How Two Men Impacted the U.S. Navy Reserve
By Lt. Theron Verdon
Although there were citizen-sailors, there was not a formal U.S. Navy Reserve organization until the Naval Appropriations Act of 1916, signed March 3, 1915, established the reserve force. The so-called “Big Navy Act” stated, “The Naval Reserve shall be organized under the Bureau of Navigation and shall be governed by the Articles for the Government of the Navy and by the Naval Regulations and Instructions.” Another responsibility of the Big Navy was to rely on reserve officers to be a majority of the Navy’s pilots, thus founding the Naval Air Reserve in 1916.
To help with the war effort, universities formed volunteer aviation units around the country. One of these groups was the First Yale Unit started by student F. Trubee Davison, the son of Henry Pomeroy Davison, a banker and chair of the war council of the American Red Cross. The unit, considered the first Naval Air Reserve unit, was an innovation in Naval Aviation.
Davison, who was a forward thinker, recognized the possibility of U.S. involvement in World War I and the need to be prepared, especially regarding aviation. He formed the First Yale Unit to provide training for pilots in support of the potential war. He and 12 Yale classmates began preparing on Long Island, New York.
Davison fought to have the unit recognized by the U.S. Navy. When not training, Davison spent his time lobbying various key individuals in government to gain official recognition for the unit. When the Naval Reserve Appropriations Act of 1916 was signed, the entire unit—which had grown to include 26 men—was sworn into the Naval Reserve Force. Within weeks, the United States entered World War I. Davison, however, never earned his wings nor did he see combat. During training, he sustained serious injuries when he crashed his plane into the sea. Nevertheless, Davison’s broken back and spinal cord injury did not stop his continuing support of U.S. efforts in World War I.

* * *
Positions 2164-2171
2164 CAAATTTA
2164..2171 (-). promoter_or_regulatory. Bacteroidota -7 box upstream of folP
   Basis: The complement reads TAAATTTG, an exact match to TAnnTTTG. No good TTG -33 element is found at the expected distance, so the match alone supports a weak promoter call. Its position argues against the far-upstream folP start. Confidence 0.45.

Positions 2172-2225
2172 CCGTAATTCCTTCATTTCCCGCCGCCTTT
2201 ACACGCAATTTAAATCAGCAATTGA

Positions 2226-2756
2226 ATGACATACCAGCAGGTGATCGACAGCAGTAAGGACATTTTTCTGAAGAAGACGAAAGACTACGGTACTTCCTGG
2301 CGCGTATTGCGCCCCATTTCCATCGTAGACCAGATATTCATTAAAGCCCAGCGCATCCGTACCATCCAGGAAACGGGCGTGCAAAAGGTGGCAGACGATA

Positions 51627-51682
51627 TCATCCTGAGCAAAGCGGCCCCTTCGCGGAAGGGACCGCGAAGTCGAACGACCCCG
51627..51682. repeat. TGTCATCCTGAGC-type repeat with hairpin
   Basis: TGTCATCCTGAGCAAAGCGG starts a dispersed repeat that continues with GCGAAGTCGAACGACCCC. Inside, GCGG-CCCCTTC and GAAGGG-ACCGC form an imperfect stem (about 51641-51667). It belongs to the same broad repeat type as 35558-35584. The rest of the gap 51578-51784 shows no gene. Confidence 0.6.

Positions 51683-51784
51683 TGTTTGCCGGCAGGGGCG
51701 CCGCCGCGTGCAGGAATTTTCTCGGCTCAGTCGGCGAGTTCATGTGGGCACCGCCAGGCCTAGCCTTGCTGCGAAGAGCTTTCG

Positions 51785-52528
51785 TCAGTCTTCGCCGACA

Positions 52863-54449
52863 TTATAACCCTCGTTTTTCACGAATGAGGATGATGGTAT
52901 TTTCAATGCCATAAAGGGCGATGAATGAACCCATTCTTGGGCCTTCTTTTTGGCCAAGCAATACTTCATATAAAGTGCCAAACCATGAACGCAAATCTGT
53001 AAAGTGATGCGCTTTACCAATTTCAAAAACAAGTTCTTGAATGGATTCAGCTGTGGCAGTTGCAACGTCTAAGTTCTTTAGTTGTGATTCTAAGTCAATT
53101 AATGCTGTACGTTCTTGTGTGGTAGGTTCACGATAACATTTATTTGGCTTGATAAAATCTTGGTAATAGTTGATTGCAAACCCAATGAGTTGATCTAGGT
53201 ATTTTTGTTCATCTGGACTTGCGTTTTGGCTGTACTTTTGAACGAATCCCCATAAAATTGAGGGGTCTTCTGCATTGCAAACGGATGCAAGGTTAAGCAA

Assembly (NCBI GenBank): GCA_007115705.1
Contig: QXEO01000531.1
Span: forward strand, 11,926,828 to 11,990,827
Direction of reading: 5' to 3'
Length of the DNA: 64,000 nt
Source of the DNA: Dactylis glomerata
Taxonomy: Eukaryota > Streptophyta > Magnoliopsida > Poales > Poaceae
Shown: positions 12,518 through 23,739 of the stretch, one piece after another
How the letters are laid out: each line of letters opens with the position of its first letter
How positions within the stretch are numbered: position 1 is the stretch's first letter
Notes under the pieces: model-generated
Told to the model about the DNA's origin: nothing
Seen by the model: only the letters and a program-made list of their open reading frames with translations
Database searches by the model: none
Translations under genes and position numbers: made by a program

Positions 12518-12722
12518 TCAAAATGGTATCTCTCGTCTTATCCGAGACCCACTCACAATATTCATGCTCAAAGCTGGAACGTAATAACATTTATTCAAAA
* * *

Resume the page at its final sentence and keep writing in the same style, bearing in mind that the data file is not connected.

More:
President Franklin D. Roosevelt called many of the First Yale Unit members back to active service at the beginning of World War II. Davison decided to join the Army, serving as assistant chief of staff of the Army Air Corps in charge of personnel. On June 3, 1945, Davison was promoted to brigadier general. He eventually received the Distinguished Service Medal and the Navy Cross.
Each year after World War I, Davison coordinated a reunion for the unit in New York City. At the 50th anniversary of the Naval Air Reserve gathering, Davison was awarded the Wings of Gold he failed to receive during flight training. He would go on to become the assistant secretary of war for aviation, the president of the American Museum of Natural History and the first director of personnel for the Central Intelligence Agency.
David Sinton Ingalls, another member of the First Yale Unit, at age 19 became the Navy’s only flying ace of World War I. Ingalls was the son of Albert S. Ingalls and Jane Taft, a niece of President William Howard Taft. After joining the First Yale Unit, he became a member of the Naval Reserve Flying Corps. Ingalls completed his training and transitioned to Europe, where he served with the 213 Squadron of the Royal Air Force in 1918.
During World War I, airplanes were primarily used for reconnaissance. However, when the United States entered the war, both sides discovered the importance of aerial combat and these new tactics affected the design and performance of aircraft. Aircraft became faster and more agile, allowing pilots to make more daring attacks on the enemy.
One such attack happened on the night of Aug. 13, 1918, when Ingalls flew over the German airdrome at Varsenaere. He conducted a low-level attack, flying so low that his Sopwith Camel biplane fighter nearly touched the ground. From this vantage point, the aviator stitched machinegun fire into the facility and dropped four bombs onto hangars below. He went on to conduct a similar strike on a different facility, as well as bringing down six enemy aircraft during various flying missions, earning him ace status.
After World War I, Ingalls went on to become assistant secretary of the Navy (AIR). He returned in the mid-1930s as a reserve officer, and then he served on active duty during World War II as commander of Naval Station Pearl Harbor, Hawaii. He earned the Legion of Merit and Bronze Star Medal during the war and retired as a rear admiral in the Naval Reserve. Ingalls would later serve as vice president of Pan American Airways in charge of its overseas operations. In 1954, he became president and publisher of The Cincinnati Times-Star newspaper and vice chairman of the Taft Broadcasting Company.
Adm. William S. Sims, who commanded U.S. Naval Forces in Europe during World War I, summarized the First Yale Unit’s reputation: “Whenever the French and English asked us to send a couple of our crack men to reinforce a squadron, I would say, ‘Let’s get some of the Yale gang.’ We never made a mistake when we did this.”
The Navy Air Reserve continues this tradition of excellence by providing medium airlift capabilities, tactical air, combat search and rescue and special operations support in times of war and peace.
A commissioned officer in the Navy Reserve, Lt. Verdon serves as a public affairs officer assigned to U.S. Fleet Forces (USFF) Command at Naval Station Norfolk in Norfolk, Virginia